VIMS

Interns embark on careers in oyster aquaculture

  • Oyster Aquaculture Interns
    Oyster Aquaculture Interns  The 2014 OAT interns (L to R) Kemarin Kim, Cailan Murray, Brittany Wolfe, Hunter Tipton, and Ryan Bethea during a reception held in their honor on the VIMS campus.  Photo by Erin Fryer
  • Learning the ropes
    Learning the ropes  OAT intern Kemarin Kim will take the experience he gained in the VIMS oyster hatchery and apply that in his new position at Cherrystone Aquafarms.  Photo by Erin Fryer
  • At the scope
    At the scope  OAT intern Ryan Bethea analyzes some samples in the VIMS oyster hatchery.  Photo by Erin Fryer
  • OATs and ABC
    OATs and ABC  (L to R) VIMS Hatchery Specialist Amanda Chesler, OAT interns Kemarin Kim, Cailan Murray, Brittany Wolfe, Hunter Tipton, and Ryan Bethea, and Director of ABC Stan Allen.  Photo by Erin Fryer
  • Hatchery
    Hatchery  OAT intern Brittany Wolfe hard at work in the VIMS oyster hatchery.  Photo by Erin Fryer
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The Virginia Institute of Marine Science recently celebrated the sixth group of interns to graduate from its Oyster Aquaculture Training Program during a reception on the Gloucester Point campus.

The five emerging professionals—key to advancing Chesapeake Bay’s rapidly growing oyster-farming industry—are Ryan Bethea of Durham, North Carolina; Kemarin Kim of Newport News; Cailan Murray of Seattle, Washington; Hunter Tipton of Gloucester; and Brittany Wolfe of Sandwich, Massachusetts.

Created in 2009 by Dr. Stan Allen, Director of the Aquaculture Genetics & Breeding Technology Center (ABC) at VIMS, the “OAT” program runs throughout the oyster hatchery season—from April to September—and is built to teach the trainees the various stages of oyster aquaculture by rotating them through hatchery, nursery, and farm grow-out activities.The interns chose to make a sea turtle out of the large amount of tape that gets used over the course of the program.

Funded by an anonymous donation to the VIMS Foundation, the hands-on program is designed to help meet the demand for trained staff in the oyster-aquaculture industry, and to assist the ABC staff in VIMS’ own oyster-domestication programs.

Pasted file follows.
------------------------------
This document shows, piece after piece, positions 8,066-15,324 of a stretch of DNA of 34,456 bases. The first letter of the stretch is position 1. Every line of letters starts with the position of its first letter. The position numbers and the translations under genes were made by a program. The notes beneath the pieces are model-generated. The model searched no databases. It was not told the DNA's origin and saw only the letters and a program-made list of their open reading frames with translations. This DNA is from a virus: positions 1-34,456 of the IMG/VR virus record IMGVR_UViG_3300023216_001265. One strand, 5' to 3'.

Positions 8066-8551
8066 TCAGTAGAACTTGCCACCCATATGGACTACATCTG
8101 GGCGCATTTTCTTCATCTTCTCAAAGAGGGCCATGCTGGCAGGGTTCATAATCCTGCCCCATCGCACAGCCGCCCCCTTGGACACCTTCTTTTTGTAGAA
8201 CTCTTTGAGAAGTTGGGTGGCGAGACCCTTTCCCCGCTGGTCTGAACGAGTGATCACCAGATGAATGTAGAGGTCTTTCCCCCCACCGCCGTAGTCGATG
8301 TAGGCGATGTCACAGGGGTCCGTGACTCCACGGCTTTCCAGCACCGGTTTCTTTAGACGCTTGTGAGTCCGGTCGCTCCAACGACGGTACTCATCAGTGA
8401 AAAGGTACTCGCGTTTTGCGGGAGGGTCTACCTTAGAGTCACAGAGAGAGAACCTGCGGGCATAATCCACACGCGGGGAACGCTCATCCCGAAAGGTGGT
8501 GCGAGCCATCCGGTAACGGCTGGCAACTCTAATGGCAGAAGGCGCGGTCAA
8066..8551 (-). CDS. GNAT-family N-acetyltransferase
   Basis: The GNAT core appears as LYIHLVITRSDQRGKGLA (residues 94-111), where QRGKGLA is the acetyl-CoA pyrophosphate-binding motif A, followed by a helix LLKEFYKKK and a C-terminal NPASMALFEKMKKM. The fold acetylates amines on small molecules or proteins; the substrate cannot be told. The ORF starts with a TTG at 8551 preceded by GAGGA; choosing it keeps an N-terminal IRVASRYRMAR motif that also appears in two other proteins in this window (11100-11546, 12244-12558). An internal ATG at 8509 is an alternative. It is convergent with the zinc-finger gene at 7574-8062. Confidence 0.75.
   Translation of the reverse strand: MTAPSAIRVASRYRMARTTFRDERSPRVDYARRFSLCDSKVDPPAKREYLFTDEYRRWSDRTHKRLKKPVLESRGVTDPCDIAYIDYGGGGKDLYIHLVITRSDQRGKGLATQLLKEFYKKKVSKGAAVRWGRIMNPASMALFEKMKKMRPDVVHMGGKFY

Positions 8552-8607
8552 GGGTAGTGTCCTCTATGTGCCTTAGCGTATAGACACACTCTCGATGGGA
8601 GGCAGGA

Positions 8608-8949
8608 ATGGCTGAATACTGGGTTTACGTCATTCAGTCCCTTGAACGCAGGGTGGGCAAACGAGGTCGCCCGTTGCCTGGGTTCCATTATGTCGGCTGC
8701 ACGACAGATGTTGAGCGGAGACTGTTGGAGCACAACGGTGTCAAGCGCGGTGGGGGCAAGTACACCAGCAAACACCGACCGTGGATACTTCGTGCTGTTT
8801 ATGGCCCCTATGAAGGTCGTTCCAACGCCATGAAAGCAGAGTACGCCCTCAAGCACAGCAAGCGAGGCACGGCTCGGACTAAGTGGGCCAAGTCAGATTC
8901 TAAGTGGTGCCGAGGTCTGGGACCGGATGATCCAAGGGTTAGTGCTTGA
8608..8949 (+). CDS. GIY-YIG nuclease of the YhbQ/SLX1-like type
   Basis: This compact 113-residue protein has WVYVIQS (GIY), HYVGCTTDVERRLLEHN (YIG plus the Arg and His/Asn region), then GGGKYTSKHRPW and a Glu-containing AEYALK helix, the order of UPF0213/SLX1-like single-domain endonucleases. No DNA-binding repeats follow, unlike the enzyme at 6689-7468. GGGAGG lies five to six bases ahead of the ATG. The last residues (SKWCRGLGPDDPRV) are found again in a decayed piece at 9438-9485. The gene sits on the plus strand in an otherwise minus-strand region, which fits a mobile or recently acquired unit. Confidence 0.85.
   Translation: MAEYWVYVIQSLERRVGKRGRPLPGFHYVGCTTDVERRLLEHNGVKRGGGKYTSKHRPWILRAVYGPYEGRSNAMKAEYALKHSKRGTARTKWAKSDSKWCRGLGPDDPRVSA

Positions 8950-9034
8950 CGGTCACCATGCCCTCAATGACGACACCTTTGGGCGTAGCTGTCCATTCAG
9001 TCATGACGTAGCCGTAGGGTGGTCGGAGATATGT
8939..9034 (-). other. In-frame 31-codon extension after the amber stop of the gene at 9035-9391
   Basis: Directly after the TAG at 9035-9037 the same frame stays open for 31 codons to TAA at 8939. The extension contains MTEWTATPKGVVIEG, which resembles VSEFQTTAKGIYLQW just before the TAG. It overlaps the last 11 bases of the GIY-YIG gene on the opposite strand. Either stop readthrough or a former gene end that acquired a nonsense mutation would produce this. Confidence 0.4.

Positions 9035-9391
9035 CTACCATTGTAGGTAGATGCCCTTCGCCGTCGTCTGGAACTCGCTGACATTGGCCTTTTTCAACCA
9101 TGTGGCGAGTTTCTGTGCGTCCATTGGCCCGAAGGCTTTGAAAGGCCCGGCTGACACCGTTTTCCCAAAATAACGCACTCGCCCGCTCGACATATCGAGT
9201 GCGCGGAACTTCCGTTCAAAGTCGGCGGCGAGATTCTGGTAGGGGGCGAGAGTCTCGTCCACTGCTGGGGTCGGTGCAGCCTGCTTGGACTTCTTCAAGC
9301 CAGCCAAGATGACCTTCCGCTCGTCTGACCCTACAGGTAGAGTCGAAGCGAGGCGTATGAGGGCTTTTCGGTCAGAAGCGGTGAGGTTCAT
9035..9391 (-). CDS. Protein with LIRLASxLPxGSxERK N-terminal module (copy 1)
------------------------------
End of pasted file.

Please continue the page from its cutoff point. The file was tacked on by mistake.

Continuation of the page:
“The program was created to offer the interns a broad understanding of oyster aquaculture,” says Allen. “Since the very beginning, we’ve endeavored to teach them the skills needed to perform tasks in both oyster hatchery and field operations.”

VIMS Hatchery Specialist Amanda Chesler says OAT is a wonderful resource for those interested in getting their feet wet in the oyster aquaculture industry.  “Not only do the trainees gain six months of practical experience, but the program offers those already working in the industry a pool of qualified workers ready for employment immediately after completion,” she says.   

Kim, a recent graduate of Old Dominion University, says he’s had his eye on the program for years, but felt he needed to wait until after he completed his undergraduate degree to have the time needed to dedicate to the program.

“I’ve been interested in oyster aquaculture for about five years, and found out about the OAT program about two years ago,” he says. “I’ve been waiting for the chance to apply to the program for awhile, so I was thrilled to be selected for it right out of college.”

While Kim says he will miss working in the VIMS oyster hatchery with the ABC staff, he’s looking forward to moving to the Eastern Shore where he’s landed a job at Cherrystone Aqua Farms. “I’m sad the program is over, but I’m so thankful for how many doors it’s opened for me.”

To supplement the experience gained by working in the oyster hatchery at VIMS, each of the interns completed off-campus externships to broaden their understanding and provide them with insight into the day-to-day life of an oyster farmer.

“The OAT program gave me the rare opportunity to learn first-hand what it’s like to own and operate your own oyster farm,” says Bethea. “That isn’t an experience that you come by easily, so I’m thankful to VIMS for getting my foot in the door.”

“All of us in ABC are very proud of this year’s interns because they’re all on their way to pursuing new career opportunities within the oyster aquaculture field,” says Chesler. “Now that they’ve completed the program, they’re leaving VIMS with the skills needed to successfully work as an oyster aquaculture professional.”Oyster aquaculture is the important industry that raises oysters for human consumption.

A graduate of the University of Maine, Wolfe has accepted a position at KCB Oyster Holdings in Lottsburg, VA where she will assist in their oyster production operations for the next year. “I hope to gain more experience in the field before going on to study bivalves in graduate school,” she says.

Bethea plans to return to North Carolina to continue to work towards his ultimate goal of starting his own oyster farm, while Murray is taking the experience she gained in the hatchery to Hawaii where she has accepted a position at a sea urchin hatchery run by the Anuenue Fisheries Research Center.

Tipton, the youngest of the trainees, just started his freshman year at Christopher Newport University where he’s majoring in biology. He says he plans to keep in touch with the ABC staff and continue to learn from them while he pursues his undergraduate degree.

“The overall goal of the OAT program is to give the trainees the skills necessary to work confidently in the oyster aquaculture industry, whether that means starting their own business or working in a commercial hatchery or farm,” says Chesler. “We’re looking forward to seeing the impact the trainees make on the field in the future.”

Funding for the Oyster Aquaculture Training program was made as a donation to the Virginia Institute of Marine Science Foundation, a nonprofit 501 (c) (3) organization that supports the education and research missions of VIMS.